Maybe you've heard that there are a lot of things traditionally prohibited on Shabbat. So what on earth are you supposed to do for those 25 hours each week? Don't worry—just because it's the day of rest doesn't mean there aren't lots of enjoyable ways to spend Shabbat.Read more
The basics from candle lighting to havdalah.
The traditional Shabbat evening rituals are best shared with family and friends.
Shabbat observed at home is a day immersed in an atmosphere of rest, relaxation, and rejoicing.
Find out when Shabbat starts.
Sanctifying Sabbath and holidays, with special blessings over wine.
Make your own challah, round or braided.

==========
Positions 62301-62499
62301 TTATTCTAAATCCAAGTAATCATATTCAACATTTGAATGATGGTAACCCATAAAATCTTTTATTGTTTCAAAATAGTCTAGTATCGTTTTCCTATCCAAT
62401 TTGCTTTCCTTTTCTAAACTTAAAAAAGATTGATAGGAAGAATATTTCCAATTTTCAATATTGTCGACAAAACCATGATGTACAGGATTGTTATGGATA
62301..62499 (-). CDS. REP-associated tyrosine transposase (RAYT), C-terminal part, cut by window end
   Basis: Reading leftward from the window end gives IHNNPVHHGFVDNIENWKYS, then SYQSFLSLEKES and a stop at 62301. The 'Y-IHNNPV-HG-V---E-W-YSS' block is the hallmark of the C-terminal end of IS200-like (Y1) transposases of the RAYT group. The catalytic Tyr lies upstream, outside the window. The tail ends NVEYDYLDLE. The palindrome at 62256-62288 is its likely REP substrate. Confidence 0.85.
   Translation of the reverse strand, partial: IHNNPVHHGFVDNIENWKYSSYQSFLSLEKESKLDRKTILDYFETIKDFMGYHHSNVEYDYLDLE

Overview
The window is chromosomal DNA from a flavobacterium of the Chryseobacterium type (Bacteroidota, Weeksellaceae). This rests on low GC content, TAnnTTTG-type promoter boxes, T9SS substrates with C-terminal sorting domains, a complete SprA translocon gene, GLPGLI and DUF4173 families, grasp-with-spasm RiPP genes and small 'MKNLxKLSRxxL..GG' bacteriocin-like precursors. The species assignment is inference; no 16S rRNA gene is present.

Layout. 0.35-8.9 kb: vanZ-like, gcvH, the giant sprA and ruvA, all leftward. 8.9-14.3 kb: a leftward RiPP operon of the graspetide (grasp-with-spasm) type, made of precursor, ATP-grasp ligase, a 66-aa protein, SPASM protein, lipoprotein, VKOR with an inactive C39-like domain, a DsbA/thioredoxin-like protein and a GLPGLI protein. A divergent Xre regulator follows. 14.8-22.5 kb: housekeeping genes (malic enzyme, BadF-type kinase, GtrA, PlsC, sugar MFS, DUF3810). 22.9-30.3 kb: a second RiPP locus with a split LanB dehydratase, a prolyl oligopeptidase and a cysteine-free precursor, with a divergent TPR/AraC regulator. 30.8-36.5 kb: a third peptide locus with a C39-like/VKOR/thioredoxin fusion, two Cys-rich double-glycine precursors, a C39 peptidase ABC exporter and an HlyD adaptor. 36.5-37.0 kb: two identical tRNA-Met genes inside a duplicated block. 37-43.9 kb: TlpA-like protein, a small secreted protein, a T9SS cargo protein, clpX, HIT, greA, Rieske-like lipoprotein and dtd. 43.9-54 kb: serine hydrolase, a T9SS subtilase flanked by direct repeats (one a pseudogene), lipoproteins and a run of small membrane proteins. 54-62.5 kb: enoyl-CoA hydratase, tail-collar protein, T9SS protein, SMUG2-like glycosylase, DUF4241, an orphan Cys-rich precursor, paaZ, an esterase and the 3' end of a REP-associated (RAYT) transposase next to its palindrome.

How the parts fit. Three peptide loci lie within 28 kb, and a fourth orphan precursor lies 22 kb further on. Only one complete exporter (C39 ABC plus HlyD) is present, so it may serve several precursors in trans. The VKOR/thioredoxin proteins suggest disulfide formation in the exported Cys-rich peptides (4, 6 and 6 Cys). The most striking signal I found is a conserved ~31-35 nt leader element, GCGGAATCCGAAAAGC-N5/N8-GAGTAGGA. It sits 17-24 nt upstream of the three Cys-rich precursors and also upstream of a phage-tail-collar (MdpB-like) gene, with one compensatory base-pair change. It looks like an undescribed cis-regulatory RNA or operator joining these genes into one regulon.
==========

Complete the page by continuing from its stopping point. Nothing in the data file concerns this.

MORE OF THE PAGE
Prepared Friday and slow-cooked overnight, cholent is the traditional Sabbath-day dish.
A traditional Jewish treat.
No coffee required.
The ultimate comfort food.
How to make Shabbat your family's favorite day of the week.
A spiritual gesture between parents and children.
Jewish hymns for the Sabbath day.
Seven reasons why, even though it's hard, it's really important to get to shul with the kids.
I was stuck at home on Friday night with my baby and thought, why not roast a chicken?
Prayers & Rituals
Expressing gratefulness for the week that passed as well as the day of rest.
Welcoming the Sabbath.
The Bible is the source of the notion that Shabbat is a taste of a perfected world to come.
We say goodbye to Shabbat in a bittersweet ceremony with wine, fragrance, and candlelight.
Shabbat doesn't have to end when the havdalah candle goes out.